The country’s Supreme Court has warned that Poland could have to leave the EU over its judicial reform proposals, which allows judges to be dismissed if they questioned the government’s reforms.
Judges say the proposals threaten the primacy of EU law and could be an attempt to gag the judiciary.
Poland has already been referred to the European Court of Justice (ECJ) regarding rules for judges.
Under the proposals put forward by the socially conservative Law and Justice party government, judges can be punished for engaging in “political activity” and any judge that questioned the legitimacy of judges nominated by the National Council of the Judiciary could be handed a fine or in some cases dismissed.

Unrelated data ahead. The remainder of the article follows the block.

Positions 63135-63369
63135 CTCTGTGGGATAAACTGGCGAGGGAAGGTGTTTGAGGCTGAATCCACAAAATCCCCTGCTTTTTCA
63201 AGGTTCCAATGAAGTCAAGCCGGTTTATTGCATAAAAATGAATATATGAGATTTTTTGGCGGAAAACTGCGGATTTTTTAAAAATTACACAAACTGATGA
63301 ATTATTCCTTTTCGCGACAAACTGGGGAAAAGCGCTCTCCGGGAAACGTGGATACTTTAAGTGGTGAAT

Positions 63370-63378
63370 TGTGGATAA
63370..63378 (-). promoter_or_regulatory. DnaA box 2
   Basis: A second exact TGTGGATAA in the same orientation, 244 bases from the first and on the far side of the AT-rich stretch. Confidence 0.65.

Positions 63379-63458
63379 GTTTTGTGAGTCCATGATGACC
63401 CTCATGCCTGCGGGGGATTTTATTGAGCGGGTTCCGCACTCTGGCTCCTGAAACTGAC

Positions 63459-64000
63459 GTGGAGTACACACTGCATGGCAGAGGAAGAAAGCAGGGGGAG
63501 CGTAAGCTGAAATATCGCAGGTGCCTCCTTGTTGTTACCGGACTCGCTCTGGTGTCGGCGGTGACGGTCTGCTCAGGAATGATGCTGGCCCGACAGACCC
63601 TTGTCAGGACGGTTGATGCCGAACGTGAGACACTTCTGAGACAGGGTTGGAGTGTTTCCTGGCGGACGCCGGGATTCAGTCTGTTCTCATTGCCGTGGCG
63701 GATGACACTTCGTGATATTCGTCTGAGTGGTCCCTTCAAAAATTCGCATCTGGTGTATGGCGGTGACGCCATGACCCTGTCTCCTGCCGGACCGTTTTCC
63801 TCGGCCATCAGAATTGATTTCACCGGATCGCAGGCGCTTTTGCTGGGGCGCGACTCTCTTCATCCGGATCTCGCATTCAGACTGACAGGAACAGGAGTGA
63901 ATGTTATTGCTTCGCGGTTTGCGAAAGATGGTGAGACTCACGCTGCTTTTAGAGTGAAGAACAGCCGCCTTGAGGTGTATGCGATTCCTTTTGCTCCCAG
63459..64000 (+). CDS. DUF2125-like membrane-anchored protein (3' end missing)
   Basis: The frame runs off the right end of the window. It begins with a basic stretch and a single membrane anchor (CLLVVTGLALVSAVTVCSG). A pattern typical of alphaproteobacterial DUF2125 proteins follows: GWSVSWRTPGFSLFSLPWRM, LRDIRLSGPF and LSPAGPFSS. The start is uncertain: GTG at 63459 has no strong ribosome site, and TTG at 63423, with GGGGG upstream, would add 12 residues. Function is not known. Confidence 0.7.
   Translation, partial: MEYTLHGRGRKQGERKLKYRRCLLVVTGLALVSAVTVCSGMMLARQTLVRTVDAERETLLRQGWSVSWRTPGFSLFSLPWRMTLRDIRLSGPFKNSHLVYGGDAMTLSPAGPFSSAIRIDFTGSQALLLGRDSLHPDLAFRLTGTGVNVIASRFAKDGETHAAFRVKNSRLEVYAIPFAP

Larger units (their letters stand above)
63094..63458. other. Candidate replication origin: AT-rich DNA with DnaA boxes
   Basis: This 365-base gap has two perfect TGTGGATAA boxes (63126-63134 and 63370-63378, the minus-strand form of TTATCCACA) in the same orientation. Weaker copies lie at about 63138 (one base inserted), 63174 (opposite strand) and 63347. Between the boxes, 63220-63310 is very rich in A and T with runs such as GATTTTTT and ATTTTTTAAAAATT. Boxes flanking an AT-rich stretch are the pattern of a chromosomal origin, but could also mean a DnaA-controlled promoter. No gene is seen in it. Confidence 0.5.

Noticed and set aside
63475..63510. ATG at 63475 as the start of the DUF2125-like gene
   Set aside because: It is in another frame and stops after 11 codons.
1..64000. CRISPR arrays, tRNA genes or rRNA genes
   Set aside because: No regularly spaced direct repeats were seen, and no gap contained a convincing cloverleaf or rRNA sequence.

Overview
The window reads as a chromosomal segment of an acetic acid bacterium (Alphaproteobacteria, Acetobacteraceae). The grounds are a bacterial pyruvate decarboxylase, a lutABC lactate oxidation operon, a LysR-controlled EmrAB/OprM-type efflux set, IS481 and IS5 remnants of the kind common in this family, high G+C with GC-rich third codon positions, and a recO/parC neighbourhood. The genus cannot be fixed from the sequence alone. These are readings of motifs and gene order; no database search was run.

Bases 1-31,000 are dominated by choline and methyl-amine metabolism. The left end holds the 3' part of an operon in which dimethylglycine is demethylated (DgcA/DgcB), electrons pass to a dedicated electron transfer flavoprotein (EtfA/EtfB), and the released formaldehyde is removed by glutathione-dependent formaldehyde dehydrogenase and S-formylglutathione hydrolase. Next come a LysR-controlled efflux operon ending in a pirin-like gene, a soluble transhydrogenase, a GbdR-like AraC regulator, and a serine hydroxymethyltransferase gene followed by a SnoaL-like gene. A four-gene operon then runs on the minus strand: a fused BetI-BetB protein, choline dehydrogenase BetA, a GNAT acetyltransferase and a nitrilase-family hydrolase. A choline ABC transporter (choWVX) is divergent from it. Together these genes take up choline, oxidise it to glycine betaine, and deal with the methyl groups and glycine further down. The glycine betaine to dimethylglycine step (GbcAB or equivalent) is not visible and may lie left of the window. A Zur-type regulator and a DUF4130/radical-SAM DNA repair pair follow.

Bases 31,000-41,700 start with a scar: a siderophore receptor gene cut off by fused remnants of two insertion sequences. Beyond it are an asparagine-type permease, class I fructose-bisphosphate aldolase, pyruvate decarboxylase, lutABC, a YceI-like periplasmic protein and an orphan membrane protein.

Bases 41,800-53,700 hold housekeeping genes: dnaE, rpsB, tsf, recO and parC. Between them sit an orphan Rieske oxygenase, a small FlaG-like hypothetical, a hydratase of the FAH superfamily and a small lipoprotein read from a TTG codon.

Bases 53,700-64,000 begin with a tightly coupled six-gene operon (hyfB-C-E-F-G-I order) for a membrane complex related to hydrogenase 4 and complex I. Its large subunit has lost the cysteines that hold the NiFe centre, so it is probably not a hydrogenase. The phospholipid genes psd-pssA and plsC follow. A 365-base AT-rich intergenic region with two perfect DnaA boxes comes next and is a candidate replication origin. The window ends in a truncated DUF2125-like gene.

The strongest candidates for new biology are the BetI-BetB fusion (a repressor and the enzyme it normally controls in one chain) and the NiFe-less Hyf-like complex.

The ruling party claims changes to the law are needed to tackle corruption and overhaul the judicial system, which it says is still haunted by the communist era. But the EU accused Law and Justice (PiS) of politicising the judiciary since it came to power in 2015.
The Supreme Court said the party was undermining the principle of the primacy of EU law over national law. It said in a statement: “Contradictions between Polish and EU law…. will in all likelihood lead to an intervention by EU institutions regarding an infringement of EU treaties, and in the longer run [will lead to] the need to leave the European Union.”
It also said the proposed bill was “evidently” designed to allow President Andrzej Duda to pick a new head of the court before a presidential election which is expected in May.
Earlier this month, Poland saw thousands of people protest in cities and towns to show solidarity with judges who they said were facing intimidation. They called for the reinstatement of one judge, Pawel Juszczyszyn, who was dismissed from his post for questioning the appointment of another judge by the NCJ.
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